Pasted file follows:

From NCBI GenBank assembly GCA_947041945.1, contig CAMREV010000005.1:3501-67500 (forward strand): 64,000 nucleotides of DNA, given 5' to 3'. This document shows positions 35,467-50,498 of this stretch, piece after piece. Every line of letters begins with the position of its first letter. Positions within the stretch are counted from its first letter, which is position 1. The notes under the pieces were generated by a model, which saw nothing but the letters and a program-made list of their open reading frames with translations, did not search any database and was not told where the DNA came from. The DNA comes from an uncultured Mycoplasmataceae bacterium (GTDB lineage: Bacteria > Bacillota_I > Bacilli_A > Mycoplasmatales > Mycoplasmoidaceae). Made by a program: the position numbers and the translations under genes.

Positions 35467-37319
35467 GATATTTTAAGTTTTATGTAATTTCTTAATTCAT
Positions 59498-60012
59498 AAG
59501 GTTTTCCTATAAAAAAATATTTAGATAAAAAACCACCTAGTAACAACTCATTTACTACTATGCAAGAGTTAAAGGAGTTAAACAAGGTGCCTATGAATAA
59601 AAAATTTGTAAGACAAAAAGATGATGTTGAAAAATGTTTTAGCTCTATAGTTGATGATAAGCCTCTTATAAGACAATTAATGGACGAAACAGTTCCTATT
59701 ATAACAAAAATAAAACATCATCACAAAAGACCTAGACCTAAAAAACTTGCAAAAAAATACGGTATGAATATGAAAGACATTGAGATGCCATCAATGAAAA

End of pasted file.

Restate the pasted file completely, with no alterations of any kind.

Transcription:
From NCBI GenBank assembly GCA_947041945.1, contig CAMREV010000005.1:3501-67500 (forward strand): 64,000 nucleotides of DNA, given 5' to 3'. This document shows positions 35,467-50,498 of this stretch, piece after piece. Every line of letters begins with the position of its first letter. Positions within the stretch are counted from its first letter, which is position 1. The notes under the pieces were generated by a model, which saw nothing but the letters and a program-made list of their open reading frames with translations, did not search any database and was not told where the DNA came from. The DNA comes from an uncultured Mycoplasmataceae bacterium (GTDB lineage: Bacteria > Bacillota_I > Bacilli_A > Mycoplasmatales > Mycoplasmoidaceae). Made by a program: the position numbers and the translations under genes.

Positions 35467-37319
35467 GATATTTTAAGTTTTATGTAATTTCTTAATTCAT
Positions 59498-60012
59498 AAG
59501 GTTTTCCTATAAAAAAATATTTAGATAAAAAACCACCTAGTAACAACTCATTTACTACTATGCAAGAGTTAAAGGAGTTAAACAAGGTGCCTATGAATAA
59601 AAAATTTGTAAGACAAAAAGATGATGTTGAAAAATGTTTTAGCTCTATAGTTGATGATAAGCCTCTTATAAGACAATTAATGGACGAAACAGTTCCTATT
59701 ATAACAAAAATAAAACATCATCACAAAAGACCTAGACCTAAAAAACTTGCAAAAAAATACGGTATGAATATGAAAGACATTGAGATGCCATCAATGAAAA